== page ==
By Jay Ledesma

Balancing act 

November 2, 2020, 1:02 am

IF there’s one thing that really benefited from the pandemic and from the quarantine...it’s Mother Nature! After so much use and abuse by the people who should be protecting them, Mother Nature had its much-deserved rest! 

With lesser cars and motorists on the streets, one can breathe fresh air and see the clear blue skies of Metro Manila. 

With lesser people loitering and littering in the parks, grasses are greener and flowers abloom. 

With lesser people flocking to the beaches, the shores and sea waters are clean and sea life aplenty. 

Mother Nature had a good respite! 

But with the quarantines being relaxed and local tourism being allowed again, the above may be short-lived...but I hope I am wrong. 

There is no debate that we already need to open more industries, specifically the tourism industry, to help jumpstart our economic recovery. After all, the tourism industry contributes 12.7 % to our Gross Domestic Product (GDP) but the industry is projected to decline by more than 55% this year. 

Tourism Secretary Bernadette Romulo-Puyat said that revenue from tourist arrivals in the Philippines last January to April decreased by 55 percent, from P180.5 billion to P79.8 billion, compared to figures during the same period in 2019. As for the rest of 2020 with the pandemic still raging, prospects for international tourism appear dim. This translates to thousands of tourism job losses. 

We understand and fully support the reopening and promotion of local tourism. But this initiative comes with a challenge. 

How do we open again our parks and beaches for business but still protect our environment? How do we strike that balancing act? 

Perhaps, this is the time for the Philippine Tourism industry and our Local Government Units to rethink the current business model and shift it towards more sustainable and responsible tourism. Where the accountability and responsibility of protecting our environment are not only on the government officials and business owners but is shared by the tourists themselves.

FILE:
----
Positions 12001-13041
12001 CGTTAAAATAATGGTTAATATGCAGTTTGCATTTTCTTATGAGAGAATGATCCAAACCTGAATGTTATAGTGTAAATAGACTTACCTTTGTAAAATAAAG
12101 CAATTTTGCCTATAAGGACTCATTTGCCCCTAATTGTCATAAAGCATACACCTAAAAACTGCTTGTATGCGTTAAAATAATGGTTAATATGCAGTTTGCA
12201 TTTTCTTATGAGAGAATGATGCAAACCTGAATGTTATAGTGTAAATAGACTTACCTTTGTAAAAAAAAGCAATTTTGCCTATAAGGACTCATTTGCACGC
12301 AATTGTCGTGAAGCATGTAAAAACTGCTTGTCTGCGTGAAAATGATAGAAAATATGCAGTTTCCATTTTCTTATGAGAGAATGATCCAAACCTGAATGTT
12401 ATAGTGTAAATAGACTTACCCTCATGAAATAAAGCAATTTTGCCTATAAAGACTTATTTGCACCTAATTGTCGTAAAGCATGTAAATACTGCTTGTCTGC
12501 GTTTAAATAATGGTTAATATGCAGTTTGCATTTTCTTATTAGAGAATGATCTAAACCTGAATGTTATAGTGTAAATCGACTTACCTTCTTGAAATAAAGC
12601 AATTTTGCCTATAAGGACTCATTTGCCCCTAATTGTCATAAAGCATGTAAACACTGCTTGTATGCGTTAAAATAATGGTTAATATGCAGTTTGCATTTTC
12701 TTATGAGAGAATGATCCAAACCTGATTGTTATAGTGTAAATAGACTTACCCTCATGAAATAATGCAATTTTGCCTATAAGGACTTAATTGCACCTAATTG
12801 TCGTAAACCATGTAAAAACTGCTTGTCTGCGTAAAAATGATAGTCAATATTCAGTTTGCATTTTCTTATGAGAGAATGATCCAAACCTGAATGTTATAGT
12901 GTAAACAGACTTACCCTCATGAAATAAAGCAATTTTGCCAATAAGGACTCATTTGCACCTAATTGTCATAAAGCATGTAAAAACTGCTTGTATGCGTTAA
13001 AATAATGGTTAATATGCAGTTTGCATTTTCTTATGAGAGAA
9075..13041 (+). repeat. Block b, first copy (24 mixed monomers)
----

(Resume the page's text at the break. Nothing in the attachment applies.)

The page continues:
I read an article in Jakarta Post, for instance, that in Bali, one of the top international tourist destinations, a $10 tax on foreign tourists is being proposed by their officials. The money is supposed to fund programs to preserve the environment and Balinese culture. 

A study carried out by Udayana University reportedly found that tourists would have no problem paying the fee if it helps the environment.

As someone who frequently travels, I couldn’t agree more. I have joined a number of tours where we were collected environmental fees and I didn’t mind because I saw how they were able to protect and preserve their natural wonders. They even impose a substantial penalty for those who will be caught littering or damaging/hurting any plants, trees, or animals. That is sustainable and responsible tourism with consequences for non-compliance. 

Now that we have opened some of our tourist destinations, it is not enough that we only monitor the tourists for their compliance with the health protocols. Because while it is important for tourists to present proof that they’re Covid-19 free, properly wear their masks and face shield, observe social distancing, etc, it is equally important that they are made aware of their responsibility to protect and preserve this natural wonder that they are visiting. And that there are consequences should they choose not to. 

But these efforts should be initiated by the LGUs and business owners and must also include local community ownership and engagement so the local residents can appreciate the long-term value of protecting their environment and sites while having a say on how things are done and receiving a fair share of the gains.

Let us not put to waste the lessons we learned and continue to learn during this pandemic. Let the COVID be the turning point for sustainable and responsible tourism. 

Let us be mindful that while we need to open our tourism businesses and generate jobs, we are all responsible for protecting and preserving Mother Earth! It’s not as if we have a spare Earth in our pocket. 

We don’t need to quarantine people just to enjoy again the fresh air, the clear skies, the clean beaches, and the greener parks. We just need to involve all parties and do our own share to find the right balance! 


About the Columnist

Image of Jay Ledesma

Ms. Jay Ledesma writes about local tourism and business bits that delve on investments and insurance.